That would be fair enough if it WAS a five year old product, It isn’t. It’s a TWO YEAR OLD product!
That’s an oversimplification. Sure, the last FP2 was sold two years ago. But then, the first was introduced five years ago (and that set the technical specifications). That distinction is usually not relevant for “mainstream” phones as they are typically sold for one year until the successor comes out.
To follow up the email that was sent out last week with some answers to your questions.
We investigated many avenues to extend support of the bottom module including looking into manufacturing more bottom modules. However, doing so would involve re-certification of the entire product, which would involve significant cost and capacity.
Due to health and safety concerns, providing the blueprints or allowing users to repair their own bottom module is not an option. These modules are made up of almost 1000 components that are so small, delicate and interconnected that it is unsafe to allow customers to come into direct contact with these electrical components and chemicals. We do not encourage customers to repair or create their own modules.
We have always aimed for five years of support from launch, and after supporting the Fairphone 2 for a full 5 years, it’s simply not possible to produce more bottom modules anymore. We do however continue to support the Fairphone 2’s software and several other modules currently.
We hope this answers your questions. If you are still under warranty and your bottom module is broken, you can get in touch with our Customer Support team for an in-warranty replacement.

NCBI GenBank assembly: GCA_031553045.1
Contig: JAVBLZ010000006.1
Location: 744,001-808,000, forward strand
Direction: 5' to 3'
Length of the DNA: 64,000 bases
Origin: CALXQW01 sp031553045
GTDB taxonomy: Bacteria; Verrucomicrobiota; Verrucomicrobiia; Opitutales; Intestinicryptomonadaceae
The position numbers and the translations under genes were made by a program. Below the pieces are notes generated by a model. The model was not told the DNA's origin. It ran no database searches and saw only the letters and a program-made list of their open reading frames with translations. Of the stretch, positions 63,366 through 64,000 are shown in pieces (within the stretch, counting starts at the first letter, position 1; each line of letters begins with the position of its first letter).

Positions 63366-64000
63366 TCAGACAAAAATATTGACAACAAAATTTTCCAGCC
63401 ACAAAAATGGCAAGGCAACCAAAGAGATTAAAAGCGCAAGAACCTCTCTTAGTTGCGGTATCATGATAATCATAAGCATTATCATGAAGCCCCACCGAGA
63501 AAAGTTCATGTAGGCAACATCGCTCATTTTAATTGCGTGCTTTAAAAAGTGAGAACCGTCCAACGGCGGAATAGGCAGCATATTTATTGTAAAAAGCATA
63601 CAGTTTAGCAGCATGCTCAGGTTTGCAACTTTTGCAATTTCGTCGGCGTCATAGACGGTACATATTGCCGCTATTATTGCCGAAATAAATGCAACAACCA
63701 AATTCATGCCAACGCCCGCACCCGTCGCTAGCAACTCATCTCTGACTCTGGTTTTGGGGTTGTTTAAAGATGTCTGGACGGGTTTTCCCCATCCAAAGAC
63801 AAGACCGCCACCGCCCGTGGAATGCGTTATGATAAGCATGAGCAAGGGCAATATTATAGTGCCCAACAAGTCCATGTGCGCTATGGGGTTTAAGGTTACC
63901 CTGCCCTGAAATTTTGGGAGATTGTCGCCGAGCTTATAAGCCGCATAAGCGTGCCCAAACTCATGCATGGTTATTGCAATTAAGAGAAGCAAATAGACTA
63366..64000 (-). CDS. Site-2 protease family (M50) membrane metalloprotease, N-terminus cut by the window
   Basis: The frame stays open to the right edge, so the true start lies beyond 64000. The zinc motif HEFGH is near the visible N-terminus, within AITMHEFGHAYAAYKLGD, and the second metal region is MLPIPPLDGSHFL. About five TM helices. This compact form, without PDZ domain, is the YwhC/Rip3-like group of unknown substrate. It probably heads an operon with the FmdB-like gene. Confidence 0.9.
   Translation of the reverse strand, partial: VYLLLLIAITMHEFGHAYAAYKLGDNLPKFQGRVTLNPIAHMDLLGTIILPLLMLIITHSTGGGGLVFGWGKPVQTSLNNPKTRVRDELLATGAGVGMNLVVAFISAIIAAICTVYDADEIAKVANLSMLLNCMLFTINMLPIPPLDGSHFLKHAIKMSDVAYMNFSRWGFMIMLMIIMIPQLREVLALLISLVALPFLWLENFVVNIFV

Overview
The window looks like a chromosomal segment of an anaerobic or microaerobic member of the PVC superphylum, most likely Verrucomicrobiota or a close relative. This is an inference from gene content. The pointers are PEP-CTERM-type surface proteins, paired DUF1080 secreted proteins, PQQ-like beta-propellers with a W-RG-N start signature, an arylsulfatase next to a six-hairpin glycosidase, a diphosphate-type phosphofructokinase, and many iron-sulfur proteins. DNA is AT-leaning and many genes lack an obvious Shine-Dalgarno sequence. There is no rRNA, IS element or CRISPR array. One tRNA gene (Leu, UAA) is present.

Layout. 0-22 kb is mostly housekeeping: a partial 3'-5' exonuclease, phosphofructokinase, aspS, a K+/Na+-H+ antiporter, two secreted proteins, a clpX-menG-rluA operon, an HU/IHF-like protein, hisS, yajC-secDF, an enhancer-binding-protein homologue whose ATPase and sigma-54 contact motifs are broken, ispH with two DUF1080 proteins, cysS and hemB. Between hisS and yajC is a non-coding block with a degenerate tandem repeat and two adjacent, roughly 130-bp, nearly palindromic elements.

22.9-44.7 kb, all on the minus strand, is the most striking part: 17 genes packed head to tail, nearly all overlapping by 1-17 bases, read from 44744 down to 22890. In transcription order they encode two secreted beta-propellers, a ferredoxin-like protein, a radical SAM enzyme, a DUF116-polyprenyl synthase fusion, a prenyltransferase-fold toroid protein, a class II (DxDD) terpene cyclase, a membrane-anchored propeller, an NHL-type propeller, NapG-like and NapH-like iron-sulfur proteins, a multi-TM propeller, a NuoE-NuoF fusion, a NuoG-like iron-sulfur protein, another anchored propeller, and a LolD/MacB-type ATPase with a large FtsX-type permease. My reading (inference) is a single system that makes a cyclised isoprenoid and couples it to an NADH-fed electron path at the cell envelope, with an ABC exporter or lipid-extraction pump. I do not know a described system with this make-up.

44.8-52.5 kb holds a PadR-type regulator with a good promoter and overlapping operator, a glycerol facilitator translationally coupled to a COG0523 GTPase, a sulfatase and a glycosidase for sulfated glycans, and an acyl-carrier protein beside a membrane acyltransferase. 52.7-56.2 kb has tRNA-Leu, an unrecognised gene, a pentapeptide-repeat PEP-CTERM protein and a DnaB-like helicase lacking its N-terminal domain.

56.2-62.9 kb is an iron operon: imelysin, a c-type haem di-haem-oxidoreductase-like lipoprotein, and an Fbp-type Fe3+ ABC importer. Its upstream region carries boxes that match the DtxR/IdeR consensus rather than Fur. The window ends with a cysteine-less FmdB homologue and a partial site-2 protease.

So what I learn from this: don’t buy products from Fairphone that were introduced more than two years ago, as it can likely not be repaired. As a consequence I will consider selling my FP3 once it reaches it’s end of production and buy a cheap phone because I don’t have 400+€ lying around to spend it on a new phone because my Fairphone can’t be repaired when it breaks. What I learned from Fairphone: the most sustainable phone is the one you don’t have to buy.
I can even understand your argumentation, it sounds reasonable, but: I thought that Fairphone would support things like the right to repair. Like many arguments, the argumentation boils down to the statement: there is no alternative, there is nothing we can do, that is capitalism. This is a killer argument to avoid having to find other solutions.
As I understand it, the whole idea of Fairphone is based on the conviction that things can be done differently and better. So this is simply abandoned here?
[EDIT]: if I say “you” of course I don’t mean you in person but the company.
Well, they have developed a new Android ROM, which is nice, of course. But when the bottom module is broken, it will not work with any ROM to talk with anyone. It is like “hey, you have come that far, congratulations for handling the phone with extreme care! You have earned a free ROM upgrade (and pray that your phone will be still alive tomorrow)!”
That sounds like an excuse and for the bottom module: its’ not 1000 components like @Leo_TheCrafter demonstrated in New Fairphone 2 Bottom Module with an appropriate case
The bottom module is one of the most failing parts, nearly all my cases in Berlin Fairphone Angel heaven circles around failing bottom modules. If it can’t be repaired or replaced, the phone becomes useless.
So Fairphone says, the 2 year old FP2s bottom module can’t be repaired.